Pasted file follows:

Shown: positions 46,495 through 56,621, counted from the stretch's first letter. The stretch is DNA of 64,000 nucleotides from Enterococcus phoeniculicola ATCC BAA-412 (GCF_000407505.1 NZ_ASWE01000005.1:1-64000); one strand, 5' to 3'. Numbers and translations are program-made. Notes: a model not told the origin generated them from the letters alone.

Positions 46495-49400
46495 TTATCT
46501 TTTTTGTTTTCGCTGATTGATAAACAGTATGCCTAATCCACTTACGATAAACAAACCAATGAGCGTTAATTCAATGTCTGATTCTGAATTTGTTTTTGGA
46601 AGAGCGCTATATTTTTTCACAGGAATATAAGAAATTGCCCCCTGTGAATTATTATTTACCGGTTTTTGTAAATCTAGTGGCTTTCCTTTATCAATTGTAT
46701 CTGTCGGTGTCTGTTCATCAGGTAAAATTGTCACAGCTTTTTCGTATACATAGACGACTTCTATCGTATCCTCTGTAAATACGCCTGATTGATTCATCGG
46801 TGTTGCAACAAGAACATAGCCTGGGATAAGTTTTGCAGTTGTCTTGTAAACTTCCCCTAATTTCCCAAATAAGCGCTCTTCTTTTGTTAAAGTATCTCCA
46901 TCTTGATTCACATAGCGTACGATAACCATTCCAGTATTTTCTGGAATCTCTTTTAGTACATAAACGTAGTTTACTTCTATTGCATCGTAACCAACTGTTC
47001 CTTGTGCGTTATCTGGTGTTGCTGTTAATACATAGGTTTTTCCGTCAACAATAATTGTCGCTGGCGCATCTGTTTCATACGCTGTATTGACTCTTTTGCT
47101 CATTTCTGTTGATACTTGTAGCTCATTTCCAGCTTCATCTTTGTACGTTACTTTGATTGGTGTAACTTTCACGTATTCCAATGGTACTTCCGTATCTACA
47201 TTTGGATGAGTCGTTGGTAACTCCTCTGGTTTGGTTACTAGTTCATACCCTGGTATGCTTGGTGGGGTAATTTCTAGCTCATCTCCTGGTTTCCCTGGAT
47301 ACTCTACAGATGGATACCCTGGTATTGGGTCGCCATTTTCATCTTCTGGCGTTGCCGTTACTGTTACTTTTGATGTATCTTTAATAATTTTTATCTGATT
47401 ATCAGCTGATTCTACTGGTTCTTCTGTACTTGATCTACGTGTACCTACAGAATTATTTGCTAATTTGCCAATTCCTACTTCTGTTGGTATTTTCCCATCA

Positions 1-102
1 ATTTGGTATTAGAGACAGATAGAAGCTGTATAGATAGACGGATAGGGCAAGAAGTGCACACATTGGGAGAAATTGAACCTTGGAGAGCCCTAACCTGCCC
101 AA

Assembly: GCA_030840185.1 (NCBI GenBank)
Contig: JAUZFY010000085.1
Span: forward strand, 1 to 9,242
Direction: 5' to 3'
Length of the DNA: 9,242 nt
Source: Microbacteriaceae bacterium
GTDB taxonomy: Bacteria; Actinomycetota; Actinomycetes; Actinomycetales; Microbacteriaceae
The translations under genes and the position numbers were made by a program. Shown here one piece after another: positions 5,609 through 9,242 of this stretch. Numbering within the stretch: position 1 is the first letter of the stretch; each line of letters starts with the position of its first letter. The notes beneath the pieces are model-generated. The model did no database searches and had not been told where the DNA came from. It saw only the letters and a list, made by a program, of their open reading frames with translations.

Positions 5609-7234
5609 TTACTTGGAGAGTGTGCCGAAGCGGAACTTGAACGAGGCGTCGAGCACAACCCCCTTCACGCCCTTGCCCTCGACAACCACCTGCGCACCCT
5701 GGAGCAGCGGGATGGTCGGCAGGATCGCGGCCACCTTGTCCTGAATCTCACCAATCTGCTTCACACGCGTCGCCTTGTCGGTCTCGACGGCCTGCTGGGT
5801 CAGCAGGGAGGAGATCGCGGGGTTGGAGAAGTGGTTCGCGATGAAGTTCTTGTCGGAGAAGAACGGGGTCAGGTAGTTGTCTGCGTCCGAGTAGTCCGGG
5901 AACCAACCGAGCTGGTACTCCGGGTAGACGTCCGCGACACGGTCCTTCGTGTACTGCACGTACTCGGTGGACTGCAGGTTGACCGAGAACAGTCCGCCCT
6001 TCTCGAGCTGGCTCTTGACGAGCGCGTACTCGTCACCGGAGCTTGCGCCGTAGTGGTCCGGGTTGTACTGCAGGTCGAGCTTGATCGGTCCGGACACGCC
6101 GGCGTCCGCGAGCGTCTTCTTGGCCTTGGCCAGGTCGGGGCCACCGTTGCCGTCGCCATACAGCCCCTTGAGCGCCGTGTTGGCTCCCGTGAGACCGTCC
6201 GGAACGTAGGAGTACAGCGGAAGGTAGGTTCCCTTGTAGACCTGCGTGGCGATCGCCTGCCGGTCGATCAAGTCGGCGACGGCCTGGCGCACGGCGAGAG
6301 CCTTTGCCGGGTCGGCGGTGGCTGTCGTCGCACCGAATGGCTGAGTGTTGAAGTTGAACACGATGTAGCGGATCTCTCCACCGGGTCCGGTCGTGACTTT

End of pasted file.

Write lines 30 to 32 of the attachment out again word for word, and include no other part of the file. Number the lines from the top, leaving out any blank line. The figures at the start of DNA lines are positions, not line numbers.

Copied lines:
6001 TCTCGAGCTGGCTCTTGACGAGCGCGTACTCGTCACCGGAGCTTGCGCCGTAGTGGTCCGGGTTGTACTGCAGGTCGAGCTTGATCGGTCCGGACACGCC
6101 GGCGTCCGCGAGCGTCTTCTTGGCCTTGGCCAGGTCGGGGCCACCGTTGCCGTCGCCATACAGCCCCTTGAGCGCCGTGTTGGCTCCCGTGAGACCGTCC
6201 GGAACGTAGGAGTACAGCGGAAGGTAGGTTCCCTTGTAGACCTGCGTGGCGATCGCCTGCCGGTCGATCAAGTCGGCGACGGCCTGGCGCACGGCGAGAG